Best Banks in Virginia

If you’re looking for a new bank in Virginia, you’ll be glad to know that there are several high-quality options available.

Whether you’re looking for an account with no fees, a high APY, or anything in between, you’re likely to find a bank that ticks all the boxes.

In our best banks in Virginia review, we’ll look at the best banks available in VA, highlighting everything you need to know to make the best possible decision.

11 Best Banks in Virginia

1. Ally Bank

  • Pros: High APY rate, low fees
  • Cons: No branches, no credit cards


Ally Bank, also known as Ally, is an online bank. It does not have any branches in Virginia or any other state. Not having physical branches means its overheads are lower, so it can offer lower fees and higher rates than many other banks.

Ally offers an Online Savings Account, which has no monthly maintenance fees. Other items, including overdraft fees, ACH transfers, and incoming wires, are also free. The APY (Annual Percentage Yield) interest rate is 2.25% right now.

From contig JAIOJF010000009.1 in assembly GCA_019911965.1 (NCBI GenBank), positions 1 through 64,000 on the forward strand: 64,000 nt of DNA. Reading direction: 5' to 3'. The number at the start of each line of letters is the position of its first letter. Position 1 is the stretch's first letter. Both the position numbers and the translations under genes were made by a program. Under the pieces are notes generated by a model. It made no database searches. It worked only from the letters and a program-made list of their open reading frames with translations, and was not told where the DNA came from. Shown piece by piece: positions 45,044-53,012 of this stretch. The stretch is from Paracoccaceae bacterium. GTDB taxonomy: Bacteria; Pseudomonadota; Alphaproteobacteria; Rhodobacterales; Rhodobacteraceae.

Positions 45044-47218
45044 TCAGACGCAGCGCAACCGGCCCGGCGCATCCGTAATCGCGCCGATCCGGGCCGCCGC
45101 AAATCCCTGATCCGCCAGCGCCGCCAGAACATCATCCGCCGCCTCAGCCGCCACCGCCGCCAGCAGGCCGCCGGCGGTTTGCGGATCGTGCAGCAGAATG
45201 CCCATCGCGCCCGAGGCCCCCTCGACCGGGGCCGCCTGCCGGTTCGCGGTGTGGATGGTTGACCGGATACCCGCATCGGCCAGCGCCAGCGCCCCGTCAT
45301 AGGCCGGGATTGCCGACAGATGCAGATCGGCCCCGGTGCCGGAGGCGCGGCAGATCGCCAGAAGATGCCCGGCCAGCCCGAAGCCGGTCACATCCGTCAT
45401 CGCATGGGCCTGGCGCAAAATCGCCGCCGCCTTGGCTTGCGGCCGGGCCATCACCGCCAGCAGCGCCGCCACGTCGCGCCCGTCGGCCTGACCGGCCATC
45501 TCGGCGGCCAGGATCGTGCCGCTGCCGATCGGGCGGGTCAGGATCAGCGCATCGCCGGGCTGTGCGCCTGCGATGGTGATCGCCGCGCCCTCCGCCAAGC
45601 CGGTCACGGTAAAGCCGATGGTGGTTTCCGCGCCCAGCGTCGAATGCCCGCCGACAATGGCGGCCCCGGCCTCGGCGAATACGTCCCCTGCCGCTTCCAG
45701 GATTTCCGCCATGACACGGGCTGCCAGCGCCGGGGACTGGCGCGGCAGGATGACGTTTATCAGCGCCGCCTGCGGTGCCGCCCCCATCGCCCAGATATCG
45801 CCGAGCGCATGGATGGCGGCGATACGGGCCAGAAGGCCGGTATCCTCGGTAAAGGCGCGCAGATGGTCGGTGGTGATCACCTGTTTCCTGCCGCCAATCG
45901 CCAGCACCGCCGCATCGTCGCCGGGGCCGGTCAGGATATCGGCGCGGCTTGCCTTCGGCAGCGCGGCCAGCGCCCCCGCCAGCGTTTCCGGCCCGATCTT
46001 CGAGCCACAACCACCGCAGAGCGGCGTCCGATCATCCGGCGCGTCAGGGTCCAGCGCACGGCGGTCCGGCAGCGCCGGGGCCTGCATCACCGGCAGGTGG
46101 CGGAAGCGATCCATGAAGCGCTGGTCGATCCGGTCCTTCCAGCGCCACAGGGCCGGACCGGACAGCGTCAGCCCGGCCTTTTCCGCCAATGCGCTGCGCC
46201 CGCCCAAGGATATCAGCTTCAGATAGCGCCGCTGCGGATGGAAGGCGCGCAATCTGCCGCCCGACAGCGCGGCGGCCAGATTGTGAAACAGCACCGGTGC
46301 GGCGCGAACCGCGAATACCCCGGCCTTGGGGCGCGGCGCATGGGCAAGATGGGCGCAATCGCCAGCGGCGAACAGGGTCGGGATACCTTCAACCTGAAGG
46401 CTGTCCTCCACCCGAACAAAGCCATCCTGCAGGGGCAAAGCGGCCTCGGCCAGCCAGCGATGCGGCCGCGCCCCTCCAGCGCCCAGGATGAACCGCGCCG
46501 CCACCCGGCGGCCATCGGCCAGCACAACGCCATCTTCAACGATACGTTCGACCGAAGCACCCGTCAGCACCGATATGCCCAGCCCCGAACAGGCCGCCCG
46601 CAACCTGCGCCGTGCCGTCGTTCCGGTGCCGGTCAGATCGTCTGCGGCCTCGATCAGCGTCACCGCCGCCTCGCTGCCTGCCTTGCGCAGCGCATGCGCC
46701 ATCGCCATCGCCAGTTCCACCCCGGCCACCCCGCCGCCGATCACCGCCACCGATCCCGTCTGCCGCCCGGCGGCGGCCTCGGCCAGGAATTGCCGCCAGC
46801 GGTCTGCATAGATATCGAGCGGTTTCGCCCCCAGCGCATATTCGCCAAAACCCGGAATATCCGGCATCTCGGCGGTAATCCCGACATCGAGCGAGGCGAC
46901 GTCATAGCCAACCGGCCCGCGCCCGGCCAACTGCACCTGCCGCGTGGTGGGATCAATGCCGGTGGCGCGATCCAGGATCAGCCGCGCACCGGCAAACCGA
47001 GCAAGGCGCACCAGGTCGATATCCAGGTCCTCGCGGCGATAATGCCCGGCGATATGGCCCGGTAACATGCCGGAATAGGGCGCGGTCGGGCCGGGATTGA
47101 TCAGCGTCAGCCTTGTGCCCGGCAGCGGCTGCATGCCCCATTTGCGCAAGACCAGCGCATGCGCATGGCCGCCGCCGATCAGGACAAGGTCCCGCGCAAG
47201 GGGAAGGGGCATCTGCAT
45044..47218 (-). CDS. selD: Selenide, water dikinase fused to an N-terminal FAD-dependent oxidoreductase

Ally also offers an Interest Checking account, which pays out an APY of 0.25% – a rate higher than many banks pay on their savings accounts. You get access to over 43,000 Allpoint ATMs for fee-free withdrawals. Just like their savings account, there is no monthly fee here either. The account also offers early direct deposit.

Ally offers many other products and services, including CDs (Certificate of Deposit), MMAs (Money Market Accounts), mortgages, loans, and investment options.

2. Carter Bank & Trust

  • Pros: Low fees, cash giveaway to help you save money
  • Cons: APY rates are not listed


Carter Bank & Trust is a community bank based in Virginia. As a state-chartered bank, it serves communities in Virginia and North Carolina. It has won numerous awards, including Best Bank, as voted by Martinsville Bulletin Readers’ Choice in 2022.

Carter Bank & Trust offers four different checking accounts, all of which have a minimum opening deposit of $50. All accounts except their Premium Interest Checking don’t have a minimum balance requirement. Most checking accounts also earn interest, which is an excellent way to make money just by having a bank account.